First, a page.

Does Public Nudity Spread Disease?
A proposed law in San Francisco would require the city's nudists to cover public seats with a protective barrier before sitting down. Supervisor Scott Wiener, who introduced the bill, claims that sharing bus seats, cafe benches, and restaurant chairs with naked people is a threat to public health. It's a claim that's been repeated in city ordinances and even a Supreme Court case. Does public nudity really increase the spread of infectious diseases?
Not especially. Unlike most cities in the United States, San Francisco law has allowed public nudity for years so long as it is not "lewd" (i.e. directly connected to a sex act). Yet the city's department of public health has no published cases of a person who became sick from exposure to the neighborhood nudists. Whatever bodily microbes one of them might deposit on a seat pose no more of a health risk than those you might find in a public restroom or pick up by shaking hands with a stranger.
There isn't much reason to fear getting a sexually transmitted disease from naked sitters. These infections are most commonly the result of vigorous and prolonged exposure of a person's mucous membranes, the thinner and more permeable skin found in the mouth and on the genitals. If you happened to share a seat with an infected nudist, you'd be protected both by your clothes and by your epidermis, which serves as an effective barrier against pathogens all by itself.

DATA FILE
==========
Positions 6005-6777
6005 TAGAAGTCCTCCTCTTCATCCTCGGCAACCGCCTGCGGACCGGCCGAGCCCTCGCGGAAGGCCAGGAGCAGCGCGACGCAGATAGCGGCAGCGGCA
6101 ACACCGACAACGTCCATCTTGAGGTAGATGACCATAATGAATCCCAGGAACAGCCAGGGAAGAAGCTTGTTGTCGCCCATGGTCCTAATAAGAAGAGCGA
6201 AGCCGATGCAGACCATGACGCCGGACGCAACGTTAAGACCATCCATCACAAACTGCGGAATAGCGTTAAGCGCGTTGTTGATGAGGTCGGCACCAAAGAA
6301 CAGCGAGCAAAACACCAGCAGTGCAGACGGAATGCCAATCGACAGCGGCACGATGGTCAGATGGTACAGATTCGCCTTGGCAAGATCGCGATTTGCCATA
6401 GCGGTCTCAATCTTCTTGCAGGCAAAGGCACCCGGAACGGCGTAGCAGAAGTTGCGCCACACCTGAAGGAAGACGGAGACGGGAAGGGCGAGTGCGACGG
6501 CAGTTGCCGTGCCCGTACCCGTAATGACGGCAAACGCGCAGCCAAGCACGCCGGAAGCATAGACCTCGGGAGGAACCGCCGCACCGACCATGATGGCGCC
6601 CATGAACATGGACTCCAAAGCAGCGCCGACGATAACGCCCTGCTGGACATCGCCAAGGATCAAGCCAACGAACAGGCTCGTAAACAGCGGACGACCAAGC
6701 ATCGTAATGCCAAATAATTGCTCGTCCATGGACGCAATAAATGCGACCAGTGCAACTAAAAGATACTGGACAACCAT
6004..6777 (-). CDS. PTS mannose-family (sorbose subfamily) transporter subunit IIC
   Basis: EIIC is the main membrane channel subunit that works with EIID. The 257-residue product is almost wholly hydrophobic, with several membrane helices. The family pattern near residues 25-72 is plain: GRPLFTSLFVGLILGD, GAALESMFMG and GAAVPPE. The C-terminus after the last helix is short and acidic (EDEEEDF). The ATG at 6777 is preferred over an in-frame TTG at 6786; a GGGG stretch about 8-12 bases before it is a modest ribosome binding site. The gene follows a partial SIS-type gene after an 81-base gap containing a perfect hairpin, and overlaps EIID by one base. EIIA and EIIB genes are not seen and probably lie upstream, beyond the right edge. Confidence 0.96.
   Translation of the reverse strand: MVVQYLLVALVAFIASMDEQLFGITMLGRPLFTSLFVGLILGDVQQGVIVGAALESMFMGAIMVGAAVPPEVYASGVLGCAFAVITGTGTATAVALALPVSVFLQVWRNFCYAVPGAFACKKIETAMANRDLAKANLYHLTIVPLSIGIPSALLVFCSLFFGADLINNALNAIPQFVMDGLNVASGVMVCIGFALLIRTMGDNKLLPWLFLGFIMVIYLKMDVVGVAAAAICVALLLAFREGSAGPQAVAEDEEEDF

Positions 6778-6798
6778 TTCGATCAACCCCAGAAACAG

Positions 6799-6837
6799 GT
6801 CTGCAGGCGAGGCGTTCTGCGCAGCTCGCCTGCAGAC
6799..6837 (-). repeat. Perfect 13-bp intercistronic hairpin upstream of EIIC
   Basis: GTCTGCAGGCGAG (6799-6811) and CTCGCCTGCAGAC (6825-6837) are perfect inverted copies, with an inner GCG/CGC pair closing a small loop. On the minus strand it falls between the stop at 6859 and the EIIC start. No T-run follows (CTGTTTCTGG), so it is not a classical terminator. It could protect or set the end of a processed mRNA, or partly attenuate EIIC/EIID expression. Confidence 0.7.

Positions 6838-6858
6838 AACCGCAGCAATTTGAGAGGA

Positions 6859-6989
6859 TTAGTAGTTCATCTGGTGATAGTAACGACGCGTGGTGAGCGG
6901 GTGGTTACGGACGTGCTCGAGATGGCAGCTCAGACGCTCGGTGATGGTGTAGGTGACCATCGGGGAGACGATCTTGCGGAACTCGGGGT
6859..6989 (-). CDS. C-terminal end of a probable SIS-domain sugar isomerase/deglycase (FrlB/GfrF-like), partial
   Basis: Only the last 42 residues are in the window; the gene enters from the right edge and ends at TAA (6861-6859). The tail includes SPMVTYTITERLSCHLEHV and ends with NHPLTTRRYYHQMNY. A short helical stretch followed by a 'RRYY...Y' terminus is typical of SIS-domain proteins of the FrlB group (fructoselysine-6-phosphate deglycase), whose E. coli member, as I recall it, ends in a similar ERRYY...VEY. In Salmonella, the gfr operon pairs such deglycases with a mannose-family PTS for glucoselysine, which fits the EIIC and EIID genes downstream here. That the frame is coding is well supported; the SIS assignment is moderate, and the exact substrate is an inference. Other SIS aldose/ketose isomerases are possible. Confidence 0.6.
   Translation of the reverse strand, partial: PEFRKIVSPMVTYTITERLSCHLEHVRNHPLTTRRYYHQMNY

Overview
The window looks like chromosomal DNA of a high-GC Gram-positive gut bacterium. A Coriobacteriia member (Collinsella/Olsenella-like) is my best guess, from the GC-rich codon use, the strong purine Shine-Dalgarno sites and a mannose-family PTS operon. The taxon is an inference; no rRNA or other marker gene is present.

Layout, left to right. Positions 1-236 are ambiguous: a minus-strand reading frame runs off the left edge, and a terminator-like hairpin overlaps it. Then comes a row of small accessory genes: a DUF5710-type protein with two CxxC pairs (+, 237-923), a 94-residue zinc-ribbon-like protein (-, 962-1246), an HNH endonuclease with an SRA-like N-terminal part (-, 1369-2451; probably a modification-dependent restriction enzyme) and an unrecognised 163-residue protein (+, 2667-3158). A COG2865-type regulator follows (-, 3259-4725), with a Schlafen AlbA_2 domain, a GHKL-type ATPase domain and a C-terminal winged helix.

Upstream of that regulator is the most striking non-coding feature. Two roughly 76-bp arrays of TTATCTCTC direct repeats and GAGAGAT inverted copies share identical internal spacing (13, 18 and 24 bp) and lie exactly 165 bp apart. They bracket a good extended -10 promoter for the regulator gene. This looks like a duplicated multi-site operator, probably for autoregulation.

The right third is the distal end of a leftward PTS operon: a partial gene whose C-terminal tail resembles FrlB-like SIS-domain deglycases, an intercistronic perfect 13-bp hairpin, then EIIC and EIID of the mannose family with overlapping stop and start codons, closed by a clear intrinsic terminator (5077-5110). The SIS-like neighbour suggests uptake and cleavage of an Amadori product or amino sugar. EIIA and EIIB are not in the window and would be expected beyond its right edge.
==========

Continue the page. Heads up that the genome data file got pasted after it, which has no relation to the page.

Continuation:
Scabies can survive apart from a human body for a few days, and are known to be transmitted via shared bedding or other nonsexual pathways. Extended, skin-to-skin contact does pose a risk of infection, but the danger of picking up the disease from a seat—especially if you're wearing clothes yourself—is negligible.
Diseases like salmonella, E. coli, and hepatitis A, which can be transmitted through the fecal-oral route, might also seem like threats, but there's no reason to believe that public nudity would lead to a significant rise in infection rates. Most people are regularly exposed to fecal-oral pathogens from other sources, including computer keyboards and dollar bills. The immune system of a relatively healthy and hygienic person is generally able to survive exposure to these pathogens in small quantities, and, indeed, most people do so daily. It's not impossible that one of these illnesses (or any other) could be transmitted from a nudist in an urban environment, but such events would be very uncommon. Public-health experts say that increased nudity would not lead to an increase in infection rates.
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Explainer thanks Philip Alcabes of the City University of New York, and Stephan Brenner and Patrick Wilson of Columbia University.
Michael Thomsen has written for the Atlantic, the Daily Beast, Billboard, n+1, Bookforum, and the New Inquiry. He lives in New York.
Photo illustration by Jenny Livengood. City image by istockphoto/Thinkstock; man by Digital Vision/Thinkstock.